We sometimes forget that G-d is in the business of producing brothers and sisters for Yeshua. We focus more on the fact that we are brothers and sisters to each other, in Messiah, and lose sight of G-d's objective: that we should be "conformed to the image of His Son, in order that He might be the firstborn among many brothers" (Romans 8:29, ESV). Writing to the Diaspora communities, Peter explains that they are the elect, "according to the foreknowledge of God the Father, in the sanctification of the Spirit, for obedience to Jesus Christ and for sprinkling with his blood" (1 Peter 1:2, ESV) - the purpose of their calling is that they should be obedient to Yeshua, becoming like Him. Rav Sha'ul confirms this: "Just as we have borne the image of the man of dust, we shall also bear the image of the man of heaven" (1 Corinthians 15:49, ESV). How will this happen? G-d is changing us day by day, speaking His life into our lives, so that we "put on the new self, which is being renewed in knowledge after the image of its creator" (Colossians 3:10, ESV).

Sadly, our human natures often fight G-d in the process and we resist His efforts to change us. Just as God has a unique and individual plan for our lives, to give us "hope and a future" (Jeremiah 29:11), the enemy of our souls also has a plan for our life, with a completely different destination: "the gate is wide and the way is easy that leads to destruction, and those who enter by it are many" (Matthew 7:13, ESV). Although the enemy's plans often look very good and attractive, sometimes even appearing to be going in exactly the right direction, they are nothing but lies and deception. They can be aligned to the thorns that provide a way for our fire to get out of control and cause damage, sometimes miles away from where we are. We need to plough the soil around our lives, to keep it weed and thorn free, and to keep the fire that G-d has given us in its place.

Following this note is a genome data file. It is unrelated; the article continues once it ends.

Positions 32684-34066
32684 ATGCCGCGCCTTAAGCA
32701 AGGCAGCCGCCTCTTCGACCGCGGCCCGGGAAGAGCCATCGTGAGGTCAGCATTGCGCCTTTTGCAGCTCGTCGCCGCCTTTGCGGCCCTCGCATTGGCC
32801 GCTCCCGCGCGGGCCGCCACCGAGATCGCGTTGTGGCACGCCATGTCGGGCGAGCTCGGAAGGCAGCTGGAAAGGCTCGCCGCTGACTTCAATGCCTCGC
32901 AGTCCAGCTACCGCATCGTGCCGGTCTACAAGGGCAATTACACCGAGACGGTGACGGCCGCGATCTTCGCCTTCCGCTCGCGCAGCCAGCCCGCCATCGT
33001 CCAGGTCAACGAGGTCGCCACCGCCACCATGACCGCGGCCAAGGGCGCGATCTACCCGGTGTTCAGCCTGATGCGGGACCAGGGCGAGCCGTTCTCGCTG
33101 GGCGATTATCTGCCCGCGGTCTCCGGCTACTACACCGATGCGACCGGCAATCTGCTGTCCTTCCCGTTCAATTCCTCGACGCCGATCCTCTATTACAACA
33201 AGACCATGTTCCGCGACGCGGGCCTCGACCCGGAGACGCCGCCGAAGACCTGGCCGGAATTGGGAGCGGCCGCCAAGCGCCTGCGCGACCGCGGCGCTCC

Sometimes we try to limit G-d's fire in our lives because we fear that we will be consumed by it. Like a tumbleweed thorn bush in the desert, struck by lightning or simply bursting into flame with spontaneous combustion, only to flare for a few moments and then collapse as a little heap of ash and charcoal on the sand, we worry that if we let G-d's fire sweep through us, our lives will burn out and be left as ash. But, just as Moshe saw G-d "in a blazing fire out of a bush. He gazed, and there was a bush all aflame, yet the bush was not consumed" (Shemot 3:2, JPS), God's intention is to refine us, "as one refines silver, and test [us] as gold is tested" (Zechariah 13:9), not to destruction, but that we may shine and be pure and precious in His sight. Time in the furnace may not be pleasant, but in the Master's hand we are safe. He knows what He is doing and He will not allow the fire to escape and cause damage, even though the thorns are all burned away.

Further Study: Malachi 3:2-4; Matthew 3:11-12; 1 Corinthians 3:11-15

Application: Are you prepared to let G-d bring His fire into your life to cleanse and purify you and conform you to the image of His Son? Don't try to start your own fire, but call out to Him and welcome His holy fire - His word and His Spirit - today.

© Jonathan Allen, 2013